December 29, 2003
New Ford F-150 pickup, Freestar minivan perform well in crash tests
Arlington, Virginia – The redesigned Ford F-150 pickup truck and Ford Freestar minivan each earned the highest overall rating in a recent series of 40 mph frontal offset crash tests conducted by the U.S. Insurance Institute for Highway Safety.
Both vehicles, which are 2004 models, improved compared with their predecessors. The previous F-150 model was rated poor, while the redesigned 2004 model F-150 earned a good rating and the added designation of “best pick.” Ford’s previous minivan, the Windstar, was rated acceptable, while the new Freestar earned a rating of good and also is a “best pick.”
In addition to the IIHS high-speed frontal offset crash test rankings, the 2004 Freestar also achieved the highest government rating from the National Highway Traffic Safety Administration (NHTSA) for frontal crash safety by receiving five stars for both driver and right front passenger positions. The new F-150 will be tested next year.
In the IIHS crash tests, vehicle ratings reflect performance in 40 mph frontal offset crash tests into a deformable barrier. Based on the results, the Institute evaluates the crashworthiness of passenger vehicles, assigning each vehicle a rating from good overall to poor. If a vehicle earns a good rating, it means that in a real-world crash of similar severity a belted driver would be likely to walk away with minor injuries. A “best pick” designation means the vehicle performed well across the board in the 40 mph crash test.
“The good crash test results of the F-150 pickup and the Freestar minivan mean that Ford has the top-rated full-size pickup truck and one of the two top-rated minivans in the Institute’s frontal crashworthiness evaluations,” says Institute president Brian O’Neill.
“The F-150 went from the worst performing large pickup we’ve tested to the best performing large pickup,” O’Neill says. “When we tested the old F-150, there was massive collapse of the occupant compartment, and as a result high injury forces were recorded on the driver dummy. In contrast, the compartment of the new F-150 held up extremely well in the offset test, the dummy’s movement was well controlled, and all injury measures were low.”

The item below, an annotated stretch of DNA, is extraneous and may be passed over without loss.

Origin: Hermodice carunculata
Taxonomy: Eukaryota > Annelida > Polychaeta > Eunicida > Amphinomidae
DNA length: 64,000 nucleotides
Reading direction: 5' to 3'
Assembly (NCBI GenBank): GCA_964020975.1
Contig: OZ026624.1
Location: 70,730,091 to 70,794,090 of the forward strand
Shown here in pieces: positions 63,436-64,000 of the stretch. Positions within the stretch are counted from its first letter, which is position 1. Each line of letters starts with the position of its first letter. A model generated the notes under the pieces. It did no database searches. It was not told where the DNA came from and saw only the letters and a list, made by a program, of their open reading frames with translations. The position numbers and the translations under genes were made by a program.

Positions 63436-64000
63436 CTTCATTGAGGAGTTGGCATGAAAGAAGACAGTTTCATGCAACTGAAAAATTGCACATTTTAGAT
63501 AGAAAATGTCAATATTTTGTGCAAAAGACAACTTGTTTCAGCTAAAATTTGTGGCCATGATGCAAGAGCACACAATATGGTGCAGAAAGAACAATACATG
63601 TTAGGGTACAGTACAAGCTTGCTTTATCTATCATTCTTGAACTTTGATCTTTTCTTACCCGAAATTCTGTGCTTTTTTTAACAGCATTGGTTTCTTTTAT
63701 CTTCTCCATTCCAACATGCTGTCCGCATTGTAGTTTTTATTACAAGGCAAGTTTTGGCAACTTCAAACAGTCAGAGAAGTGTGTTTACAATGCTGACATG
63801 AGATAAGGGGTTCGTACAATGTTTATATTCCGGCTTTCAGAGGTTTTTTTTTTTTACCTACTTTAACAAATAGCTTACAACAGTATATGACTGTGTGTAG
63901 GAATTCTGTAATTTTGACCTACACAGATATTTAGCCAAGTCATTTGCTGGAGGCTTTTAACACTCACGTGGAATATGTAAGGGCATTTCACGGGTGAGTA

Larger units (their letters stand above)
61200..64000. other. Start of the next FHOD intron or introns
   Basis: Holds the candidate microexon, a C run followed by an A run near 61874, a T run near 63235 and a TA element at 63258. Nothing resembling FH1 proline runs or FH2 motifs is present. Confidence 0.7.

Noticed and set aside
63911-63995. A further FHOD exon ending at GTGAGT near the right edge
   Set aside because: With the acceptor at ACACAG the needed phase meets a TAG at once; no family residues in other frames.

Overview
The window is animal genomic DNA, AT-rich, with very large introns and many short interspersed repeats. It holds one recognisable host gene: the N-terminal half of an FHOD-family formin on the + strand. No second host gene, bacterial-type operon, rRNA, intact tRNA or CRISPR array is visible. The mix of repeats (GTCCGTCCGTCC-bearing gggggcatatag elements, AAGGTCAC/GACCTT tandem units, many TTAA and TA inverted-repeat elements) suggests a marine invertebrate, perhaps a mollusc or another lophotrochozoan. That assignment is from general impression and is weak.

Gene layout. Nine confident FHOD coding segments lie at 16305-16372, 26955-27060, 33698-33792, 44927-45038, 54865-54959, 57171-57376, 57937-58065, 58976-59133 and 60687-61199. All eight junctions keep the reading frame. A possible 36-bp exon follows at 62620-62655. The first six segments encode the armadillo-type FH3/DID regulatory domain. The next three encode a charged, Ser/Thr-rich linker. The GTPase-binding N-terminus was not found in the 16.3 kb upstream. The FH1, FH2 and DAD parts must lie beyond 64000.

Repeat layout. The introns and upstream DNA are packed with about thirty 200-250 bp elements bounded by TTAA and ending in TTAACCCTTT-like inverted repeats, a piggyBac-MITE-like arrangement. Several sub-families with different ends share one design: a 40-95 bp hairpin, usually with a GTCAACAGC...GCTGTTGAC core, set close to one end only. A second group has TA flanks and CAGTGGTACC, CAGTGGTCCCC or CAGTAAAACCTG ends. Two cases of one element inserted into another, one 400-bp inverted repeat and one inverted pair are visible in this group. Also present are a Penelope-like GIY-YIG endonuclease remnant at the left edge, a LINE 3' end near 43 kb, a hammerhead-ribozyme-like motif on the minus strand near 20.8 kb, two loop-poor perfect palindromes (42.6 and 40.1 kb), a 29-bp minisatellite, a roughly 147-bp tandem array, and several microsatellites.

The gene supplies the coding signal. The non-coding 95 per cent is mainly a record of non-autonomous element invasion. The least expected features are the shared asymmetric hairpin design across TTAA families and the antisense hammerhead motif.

IIHS crash tests showed the Freestar minivan’s driver space was maintained well in the offset test, and the dummy moved back into the seat without its head coming close to any stiff structure that could cause injury. In contrast, the old Windstar had too much upward movement of the steering wheel, which can compromise the performance of the restraint system. Intrusion into the Windstar’s footwell area contributed to moderately high forces on the dummy’s left leg.
“The new Freestar and the Toyota Sienna are the only two minivans that are rated good and also are ‘best picks’ in the Institute’s frontal offset crash test,” O’Neill says.
While it’s unusual for the Institute to release crash test results for vehicles from just one manufacturer, the IIHS has a policy of conducting crash tests if the manufacturer requests it and pays for the cost of the vehicles.
The Institute’s frontal offset test into a deformable barrier is especially demanding of vehicle structure. The driver side hits the barrier, so a relatively small area of the vehicle’s front-end structure must manage the crash energy. This means intrusion into the occupant compartment is more likely to occur than in a full-width test.
“Good structural design is the key to good performance in the offset test,” O’Neill says. “If a vehicle’s front-end structure absorbs and manages the crash energy so the occupant compartment remains largely intact, with little or no intrusion into the driver’s space, then the dummy’s movement can be controlled, and injury measures are likely to be low. In contrast, poor structural design means greater likelihood of poor control of the dummy and high injury measures.”